In response to this situation, we started Vital Seeds, a small independent seed company based in Devon, producing and selling organic vegetable, herb and flower seeds. Our vision – lofty as it may sound – is to create a world where all farming is ecological and all crop varieties and improve existing ones. All our varieties are open[1]pollinated, so you can save seed from them year after year. What do we mean by ‘open-pollinated’ I hear you ask? Open-pollination is the natural way that plants breed, whereby they exist in populations and each generation is similar to the last. There is genetic diversity within the populations which means that they can evolve and adapt to changing climatic conditions. Conversely, F1 hybrid varieties of crops do not have this genetic diversity; all the individuals of a given variety are essentially genetically identical; not quite clones of each other but almost. Not only do they have very limited genetic diversity, but the seeds which they produce will not produce plants similar to their parents, due to a genetic phenomenon called segregation which there is not the space here to go into. As it is not possible to save good seed from hybrids, it means that seed companies have total ownership of

varieties, and people wanting to grow the varieties must go back to the company every year to buy more seed. Another result of hybrids producing bad seed is that they are unable to adapt to changing conditions, making them essentially an evolutionary dead end.

Some say we are approaching an eco-crisis; I personally think that it is already in full swing. If we are going to come out the other side of it with any hope of producing nourishing food from freely accessible plants, then we must start to take seeds more seriously. We need excellent seeds of well-adapted and resilient varieties to give us the best chance of moving towards a future we want our children to live in. To make this happen it is imperative that individuals and communities are re-skilled in the art and craft of saving seeds. This humble activity would once have been one of the most important elements of our seasonal land-based existence. Without good seed to plant in the spring, the harvest – and therefore our health – would have suffered greatly. This is still as true today as it has ever been.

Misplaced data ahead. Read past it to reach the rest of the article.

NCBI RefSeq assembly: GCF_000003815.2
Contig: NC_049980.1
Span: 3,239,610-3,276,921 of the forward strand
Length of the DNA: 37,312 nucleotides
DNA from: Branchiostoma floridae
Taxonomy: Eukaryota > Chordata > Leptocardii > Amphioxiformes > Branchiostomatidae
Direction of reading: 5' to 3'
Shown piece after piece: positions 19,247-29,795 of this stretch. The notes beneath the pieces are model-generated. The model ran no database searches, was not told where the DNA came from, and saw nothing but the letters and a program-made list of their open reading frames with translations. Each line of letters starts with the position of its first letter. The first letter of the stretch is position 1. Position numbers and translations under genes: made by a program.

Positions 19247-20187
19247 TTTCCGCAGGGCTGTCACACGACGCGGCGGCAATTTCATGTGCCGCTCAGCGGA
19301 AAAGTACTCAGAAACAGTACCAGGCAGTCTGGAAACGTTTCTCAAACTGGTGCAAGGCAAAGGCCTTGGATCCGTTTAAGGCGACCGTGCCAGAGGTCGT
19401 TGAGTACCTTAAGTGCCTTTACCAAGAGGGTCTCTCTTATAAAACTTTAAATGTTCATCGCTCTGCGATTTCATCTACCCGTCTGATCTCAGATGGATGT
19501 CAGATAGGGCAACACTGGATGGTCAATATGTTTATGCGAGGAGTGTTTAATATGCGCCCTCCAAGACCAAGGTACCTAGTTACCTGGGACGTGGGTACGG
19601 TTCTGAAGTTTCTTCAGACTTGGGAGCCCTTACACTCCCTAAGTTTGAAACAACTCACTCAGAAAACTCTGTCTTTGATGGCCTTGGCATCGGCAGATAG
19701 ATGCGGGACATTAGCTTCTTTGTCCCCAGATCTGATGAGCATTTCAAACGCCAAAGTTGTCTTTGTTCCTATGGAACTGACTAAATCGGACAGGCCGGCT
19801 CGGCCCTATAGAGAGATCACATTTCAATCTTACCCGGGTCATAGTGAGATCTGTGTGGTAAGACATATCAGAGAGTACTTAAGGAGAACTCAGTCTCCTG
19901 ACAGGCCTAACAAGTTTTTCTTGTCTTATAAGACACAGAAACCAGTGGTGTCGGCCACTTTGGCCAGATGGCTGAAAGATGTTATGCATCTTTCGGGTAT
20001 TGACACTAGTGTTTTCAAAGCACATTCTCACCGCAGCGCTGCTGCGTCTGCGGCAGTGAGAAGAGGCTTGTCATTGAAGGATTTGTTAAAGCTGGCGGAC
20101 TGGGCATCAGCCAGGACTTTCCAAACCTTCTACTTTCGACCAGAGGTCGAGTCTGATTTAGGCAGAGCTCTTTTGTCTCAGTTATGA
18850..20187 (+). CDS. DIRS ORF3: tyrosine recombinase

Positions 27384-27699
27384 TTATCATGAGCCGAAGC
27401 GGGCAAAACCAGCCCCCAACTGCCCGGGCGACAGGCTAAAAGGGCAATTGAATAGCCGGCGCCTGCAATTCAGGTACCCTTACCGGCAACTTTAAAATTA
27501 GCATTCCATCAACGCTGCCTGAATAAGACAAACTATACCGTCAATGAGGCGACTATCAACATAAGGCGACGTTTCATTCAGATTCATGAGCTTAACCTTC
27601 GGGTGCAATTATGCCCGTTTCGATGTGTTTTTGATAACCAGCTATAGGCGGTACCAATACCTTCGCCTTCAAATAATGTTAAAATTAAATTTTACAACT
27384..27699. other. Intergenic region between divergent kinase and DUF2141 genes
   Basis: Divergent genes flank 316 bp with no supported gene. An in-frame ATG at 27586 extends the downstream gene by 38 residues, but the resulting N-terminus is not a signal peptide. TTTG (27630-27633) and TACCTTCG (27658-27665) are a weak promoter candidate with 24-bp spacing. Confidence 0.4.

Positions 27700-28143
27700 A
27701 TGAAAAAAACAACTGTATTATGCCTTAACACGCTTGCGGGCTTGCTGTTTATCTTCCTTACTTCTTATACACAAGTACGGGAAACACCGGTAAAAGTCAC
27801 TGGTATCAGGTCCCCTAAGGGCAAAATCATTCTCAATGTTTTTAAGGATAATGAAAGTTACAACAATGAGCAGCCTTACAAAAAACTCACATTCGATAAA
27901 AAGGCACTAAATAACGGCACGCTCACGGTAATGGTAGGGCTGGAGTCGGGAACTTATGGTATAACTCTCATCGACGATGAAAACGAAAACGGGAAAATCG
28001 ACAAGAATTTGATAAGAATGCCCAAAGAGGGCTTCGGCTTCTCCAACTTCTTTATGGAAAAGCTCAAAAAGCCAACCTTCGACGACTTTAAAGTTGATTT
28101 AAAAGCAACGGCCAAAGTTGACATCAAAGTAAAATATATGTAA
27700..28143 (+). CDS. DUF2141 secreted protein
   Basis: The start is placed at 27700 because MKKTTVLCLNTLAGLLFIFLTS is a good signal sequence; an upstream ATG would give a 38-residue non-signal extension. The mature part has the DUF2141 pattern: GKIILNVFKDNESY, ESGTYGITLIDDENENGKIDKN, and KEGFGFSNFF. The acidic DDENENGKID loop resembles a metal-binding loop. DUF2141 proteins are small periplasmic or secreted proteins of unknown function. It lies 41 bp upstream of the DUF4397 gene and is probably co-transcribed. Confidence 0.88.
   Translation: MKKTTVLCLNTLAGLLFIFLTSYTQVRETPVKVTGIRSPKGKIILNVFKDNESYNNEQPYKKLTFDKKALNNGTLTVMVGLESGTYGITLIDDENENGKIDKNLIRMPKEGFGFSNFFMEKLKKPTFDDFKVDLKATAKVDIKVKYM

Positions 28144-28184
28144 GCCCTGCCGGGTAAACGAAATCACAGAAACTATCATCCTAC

There are gene banks and some seed companies who are stewarding varieties which may be of use in the future. However, it would be no less than foolish to depend on a few ‘Noah’s Arks’ to save the day. The real ark is in every grower and gardener who saves seed year after year and swaps seeds with their neighbours and friends, and teaches them to save their own seed. This is the option for true resilience. In this scenario not only are we keeping valuable varieties alive and evolving, but we are also enabling the flow of genetic and cultural material between communities in a truly organic form.

As well as producing and selling top-quality seed, part of our mission at Vital Seeds is to educate gardeners and growers in seed-saving skills, through workshops and online content. We are passionate (borderline obsessive) about seeds and want to share this with others. Seeds really are little miracles waiting to happen.

What can you do today?

  • Learn to save seed – start with self-pollinating, annual crops as they are easy (eg French beans, peas, lettuce, tomatoes)
  • Join the Heritage Seed Library (few £s a month) – their raison d’etre is to keep alive old varieties which might otherwise go extinct
  • Support small regional organic seed companies (like Vital Seeds).